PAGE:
Whale calves must nurse from their mothers while in the water. How can the baby suckle and not suck huge amounts of water into its lungs when it breathes? The answer lies in an adaptation to aquatic life. Unlike land mammals where air and food share a single passage into the body, the digestive system and the breathing passage of the whale are separate. The whale's blowhole leads directly to the lungs, while the mouth and esophagus, throat, lead only to the stomach. This allows the whale calf to eat and breathe at the same time.

Although all cetaceans have common characteristics that suit them to life in the water, different species have evolved physical and behavioral features that allow them to eat certain foods or inhabit specific zones. There are two suborders of whales, each with identifying physically characteristics. Mysticeti are the baleen (buh-LEEN or BAY-leen) whales. These whales have no teeth. To feed, they filter large amounts of water through flexible plates in their mouth called baleen. The baleen strains out krill, small shrimp and plankton, which they collect with their tongue and swallow. This suborder includes the largest whales on Earth.

Odontoceti, the other suborder of whales, all have teeth that they use to catch fish, squid, octopus, and marine mammals such as seals, dolphins, and other whales. They are often referred to as toothed whales to distinguish them from baleen whales. These whales use echolocation (eck-oh-loh-KAY-shun) to navigate and find prey. Echolocation involves making sounds that bounce off objects. Sense organs pick up the echo or reflected sound and use the timing, direction, and strength of the echo in order to locate objects. In some species, echolocation is so sensitive that it can locate an object less than 0.5 inches across (1.25 centimeters) at a distance of 50 feet (15 meters). Unlike toothed whales, baleen whales do not have a highly developed sense of echolocation.

This order also contains porpoises and dolphins. These animals are smaller than most whales, and some dolphins and porpoises live in fresh water rivers rather than in salt water. Strictly speaking, porpoises belong to only one family and are distinguished by their spade-shaped teeth. However, casual language makes little distinction between the terms porpoise and dolphin.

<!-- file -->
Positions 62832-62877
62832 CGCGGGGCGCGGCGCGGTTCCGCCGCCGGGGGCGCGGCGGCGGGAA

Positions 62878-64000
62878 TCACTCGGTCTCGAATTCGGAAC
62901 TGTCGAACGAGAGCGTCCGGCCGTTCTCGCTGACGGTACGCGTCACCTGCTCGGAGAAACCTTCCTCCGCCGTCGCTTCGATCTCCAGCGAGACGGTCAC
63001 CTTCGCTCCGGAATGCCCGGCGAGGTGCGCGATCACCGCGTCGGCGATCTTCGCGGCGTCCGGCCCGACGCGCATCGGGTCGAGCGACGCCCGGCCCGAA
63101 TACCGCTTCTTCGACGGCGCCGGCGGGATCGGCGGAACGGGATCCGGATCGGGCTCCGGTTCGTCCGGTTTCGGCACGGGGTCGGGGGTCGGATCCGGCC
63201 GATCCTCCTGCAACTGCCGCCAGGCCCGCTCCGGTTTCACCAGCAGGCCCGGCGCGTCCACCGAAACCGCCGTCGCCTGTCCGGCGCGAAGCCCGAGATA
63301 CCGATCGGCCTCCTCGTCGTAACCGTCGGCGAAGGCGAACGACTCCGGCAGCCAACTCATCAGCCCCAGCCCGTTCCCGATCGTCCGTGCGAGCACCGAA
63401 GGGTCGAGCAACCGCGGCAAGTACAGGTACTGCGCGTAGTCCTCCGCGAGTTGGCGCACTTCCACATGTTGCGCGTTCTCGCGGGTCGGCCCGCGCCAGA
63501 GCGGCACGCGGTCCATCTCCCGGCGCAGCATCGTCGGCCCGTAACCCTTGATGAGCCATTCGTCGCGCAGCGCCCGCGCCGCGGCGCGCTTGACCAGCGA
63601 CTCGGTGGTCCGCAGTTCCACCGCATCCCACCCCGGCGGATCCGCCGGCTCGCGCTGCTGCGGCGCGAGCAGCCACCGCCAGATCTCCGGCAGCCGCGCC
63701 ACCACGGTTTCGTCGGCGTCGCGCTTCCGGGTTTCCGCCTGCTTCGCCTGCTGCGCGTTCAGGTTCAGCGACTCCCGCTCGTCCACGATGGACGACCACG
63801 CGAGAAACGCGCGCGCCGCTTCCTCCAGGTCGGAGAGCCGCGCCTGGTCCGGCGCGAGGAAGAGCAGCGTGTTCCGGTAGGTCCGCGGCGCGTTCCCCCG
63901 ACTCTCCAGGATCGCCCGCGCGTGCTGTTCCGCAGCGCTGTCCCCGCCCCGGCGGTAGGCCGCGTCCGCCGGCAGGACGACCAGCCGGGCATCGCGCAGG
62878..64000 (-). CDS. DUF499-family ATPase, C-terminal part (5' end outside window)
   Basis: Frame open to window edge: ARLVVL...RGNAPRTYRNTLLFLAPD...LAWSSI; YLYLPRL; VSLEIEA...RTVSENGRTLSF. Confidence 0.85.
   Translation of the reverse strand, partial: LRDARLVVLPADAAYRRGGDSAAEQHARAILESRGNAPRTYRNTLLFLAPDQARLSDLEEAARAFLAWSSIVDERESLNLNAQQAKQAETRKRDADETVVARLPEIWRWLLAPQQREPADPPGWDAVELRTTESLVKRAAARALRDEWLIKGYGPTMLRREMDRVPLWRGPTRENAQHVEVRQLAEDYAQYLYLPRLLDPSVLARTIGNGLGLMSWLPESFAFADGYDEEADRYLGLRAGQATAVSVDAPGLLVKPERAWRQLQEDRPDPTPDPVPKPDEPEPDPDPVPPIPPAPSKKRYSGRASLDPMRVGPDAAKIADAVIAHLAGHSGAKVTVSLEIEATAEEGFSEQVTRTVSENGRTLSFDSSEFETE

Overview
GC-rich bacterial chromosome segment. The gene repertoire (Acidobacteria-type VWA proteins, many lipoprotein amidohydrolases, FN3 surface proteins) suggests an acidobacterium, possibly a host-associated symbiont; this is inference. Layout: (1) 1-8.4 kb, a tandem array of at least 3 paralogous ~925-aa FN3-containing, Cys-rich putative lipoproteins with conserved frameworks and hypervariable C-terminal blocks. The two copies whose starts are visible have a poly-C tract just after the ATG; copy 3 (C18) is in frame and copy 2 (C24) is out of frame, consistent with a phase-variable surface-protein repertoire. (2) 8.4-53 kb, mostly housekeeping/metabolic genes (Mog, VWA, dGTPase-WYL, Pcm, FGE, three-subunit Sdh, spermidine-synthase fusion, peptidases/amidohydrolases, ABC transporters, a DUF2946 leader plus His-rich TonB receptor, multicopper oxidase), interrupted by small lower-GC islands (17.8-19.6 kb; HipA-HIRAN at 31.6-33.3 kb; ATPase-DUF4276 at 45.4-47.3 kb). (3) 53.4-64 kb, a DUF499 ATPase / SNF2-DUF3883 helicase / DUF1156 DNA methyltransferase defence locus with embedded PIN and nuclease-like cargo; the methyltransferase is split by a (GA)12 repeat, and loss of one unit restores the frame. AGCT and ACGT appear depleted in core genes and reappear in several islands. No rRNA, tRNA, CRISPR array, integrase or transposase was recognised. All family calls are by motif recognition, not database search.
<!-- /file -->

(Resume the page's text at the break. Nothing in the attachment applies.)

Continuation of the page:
Cetaceans are found in all oceans of the world. In the Arctic and Antarctic they avoid ice-covered water, since they must rise to the surface to breathe. Dolphins live in the ocean, but are also found in several freshwater rivers in Asia and South America.


The ocean is divided into different zones or regions based on depth, closeness to land, and underwater features. Cetaceans inhabit virtually all ocean zones, including zones in semi-enclosed water such as the Red and Black Seas. Cetaceans that live in freshwater rivers inhabit clear, rapidly flowing water and dark muddy water.


Members of this order are primarily carnivores, meat eaters. Baleen whales have evolved special filter-like structures to gather small shrimp, small fish, squid, and plankton. Other cetaceans actively hunt prey, either alone or in cooperative groups. Typically they eat whatever fish are found in the oceanic zone that they inhabit. Many also eat squid, octopus, shrimp, and crabs. A few species, especially the killer whale, hunt other whales, seals, sea lions, sea turtles, and sea birds.


Cetaceans generally have pregnancies that last ten to sixteen months. Like all mammals, they nurse their young. The young tend to stay with their mothers for at least a year and often much longer. Many cetaceans give birth only every two to five years. These animals do not become capable of reproducing for about three to ten years. Large whales may live for close to 100 years and are slow to mature.